The Shining Lies Canadians Are Told about Lowering Emissions

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The Shining Lies Canadians Are Told about Lowering Emissions
PM Trudeau announcing in May 2018 that his government would buy the existing Trans Mountain pipeline and twin it. He and his ministers have paradoxically argued fossil fuel revenues can finance climate change ‘action.’ Screen capture: CTV.

Andrew Nikiforuk Jun 7, 2021 | TheTyee.ca

Oh, the bright shining lies.

When it comes to energy and climate change the political rhetoric promises four great and positive happenings.

New oil and gas infrastructure will fund Canada’s energy transition.

Emissions will be conquered by technologies that bury carbon in the ground at great cost or don’t yet exist.

Canada will meet all of its climate change goals and ramp up oil and gas production at the same time.

The energy transition will be effortless and orderly because there is lots of low hanging fruit to pick.

These national assumptions, repeated daily by politicians and the media like some weird liturgy, give David Hughes, Canada’s foremost energy analyst, a headache.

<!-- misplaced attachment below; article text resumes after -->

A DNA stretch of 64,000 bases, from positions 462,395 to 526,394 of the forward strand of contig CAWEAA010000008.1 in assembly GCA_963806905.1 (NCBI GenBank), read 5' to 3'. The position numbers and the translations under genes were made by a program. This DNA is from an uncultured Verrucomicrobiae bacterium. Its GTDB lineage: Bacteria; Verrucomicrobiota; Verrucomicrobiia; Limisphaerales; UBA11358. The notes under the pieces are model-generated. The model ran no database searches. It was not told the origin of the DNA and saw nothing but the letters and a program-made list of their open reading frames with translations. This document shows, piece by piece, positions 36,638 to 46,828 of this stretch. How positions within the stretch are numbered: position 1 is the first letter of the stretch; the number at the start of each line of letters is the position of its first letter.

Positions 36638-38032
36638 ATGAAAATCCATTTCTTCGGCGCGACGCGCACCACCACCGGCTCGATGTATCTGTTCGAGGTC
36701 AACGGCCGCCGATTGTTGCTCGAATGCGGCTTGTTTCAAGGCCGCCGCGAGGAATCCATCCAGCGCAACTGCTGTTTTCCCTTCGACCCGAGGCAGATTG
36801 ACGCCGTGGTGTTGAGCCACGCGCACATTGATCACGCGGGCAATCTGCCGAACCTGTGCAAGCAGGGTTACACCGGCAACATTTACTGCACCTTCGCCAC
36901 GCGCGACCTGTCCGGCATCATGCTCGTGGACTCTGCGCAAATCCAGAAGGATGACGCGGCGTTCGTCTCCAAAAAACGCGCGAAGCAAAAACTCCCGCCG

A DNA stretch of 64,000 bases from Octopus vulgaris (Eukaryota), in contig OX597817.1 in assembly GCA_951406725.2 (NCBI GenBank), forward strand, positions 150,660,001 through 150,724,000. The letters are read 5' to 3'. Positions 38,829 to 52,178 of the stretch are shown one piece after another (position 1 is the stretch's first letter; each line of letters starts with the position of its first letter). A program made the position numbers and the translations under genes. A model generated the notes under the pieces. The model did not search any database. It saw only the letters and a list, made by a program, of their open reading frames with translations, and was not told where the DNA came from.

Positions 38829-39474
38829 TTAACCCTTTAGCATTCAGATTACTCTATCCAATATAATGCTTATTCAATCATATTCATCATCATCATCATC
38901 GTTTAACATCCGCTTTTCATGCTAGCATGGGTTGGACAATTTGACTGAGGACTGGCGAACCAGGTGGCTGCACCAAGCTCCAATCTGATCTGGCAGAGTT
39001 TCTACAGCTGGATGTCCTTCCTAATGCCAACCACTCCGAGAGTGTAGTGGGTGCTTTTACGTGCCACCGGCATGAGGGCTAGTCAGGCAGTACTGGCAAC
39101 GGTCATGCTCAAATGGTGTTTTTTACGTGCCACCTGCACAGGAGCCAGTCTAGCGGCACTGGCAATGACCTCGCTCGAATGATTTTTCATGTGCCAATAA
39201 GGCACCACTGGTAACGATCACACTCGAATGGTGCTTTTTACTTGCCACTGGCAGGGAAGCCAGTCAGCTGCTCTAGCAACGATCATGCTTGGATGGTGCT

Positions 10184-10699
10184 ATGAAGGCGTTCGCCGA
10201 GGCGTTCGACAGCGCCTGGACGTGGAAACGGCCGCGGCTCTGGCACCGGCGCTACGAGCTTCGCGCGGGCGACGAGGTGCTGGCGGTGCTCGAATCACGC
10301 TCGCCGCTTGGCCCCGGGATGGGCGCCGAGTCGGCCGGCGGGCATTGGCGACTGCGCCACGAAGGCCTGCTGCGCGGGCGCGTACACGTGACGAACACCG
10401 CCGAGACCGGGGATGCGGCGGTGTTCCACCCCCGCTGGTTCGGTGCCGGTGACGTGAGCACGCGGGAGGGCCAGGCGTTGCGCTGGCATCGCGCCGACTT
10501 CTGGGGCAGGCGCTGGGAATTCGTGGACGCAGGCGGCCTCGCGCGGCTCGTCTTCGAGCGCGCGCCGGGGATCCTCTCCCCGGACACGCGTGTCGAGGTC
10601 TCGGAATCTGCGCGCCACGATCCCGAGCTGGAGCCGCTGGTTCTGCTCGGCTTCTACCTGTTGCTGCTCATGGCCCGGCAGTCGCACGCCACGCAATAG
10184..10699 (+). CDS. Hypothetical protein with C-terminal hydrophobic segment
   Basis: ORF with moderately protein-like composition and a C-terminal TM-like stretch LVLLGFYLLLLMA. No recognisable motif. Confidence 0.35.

The earth scientist and former researcher for National Resources Canada has been crunching inconvenient energy numbers for decades with a frightful reliability. His new report, Canada’s Energy Sector, published by the Corporate Mapping Project and the Canadian Centre for Policy Alternatives this week, shatters many illusions.

As a committed oil-exporting nation, Canada still hasn’t grasped some important physical realities, says Hughes.

Rising emissions mean the target is receding

Let’s start with some emission truths. Canada has never met a single target for reducing greenhouse gas emissions. It stands out internationally as a laggard. At the end of 2019 it had reduced its GHG by just 1.2 per cent from 2005 levels.

Two G7 nations have jacked up emissions since the signing of the Paris Agreement in 2016: Canada is the worst at 3.3 per cent followed by the United States at 0.6 per cent.

In contrast, Italy reduced emissions by 4.4 per cent and Germany by 10.8 per cent.

In its annual energy report JP Morgan, no environmental champion, noted, “To keep global emissions flat, the developed world would need to reduce emissions by ~4 per cent per year, which is five to six times faster than the current pace.”

Canada, a petro state, is not doing that. Instead emissions keep growing in almost every major sector including buildings, transportation and oil and gas production.

Oil and gas production and exports now account for 26 per cent of emissions. That’s more than any other industrial sector except for transportation.

To date, only one economic sector in Canada has actually cut emissions significantly between 2005 and 2019 and that’s the electricity sector, and all mainly due to the phasing out of coal.

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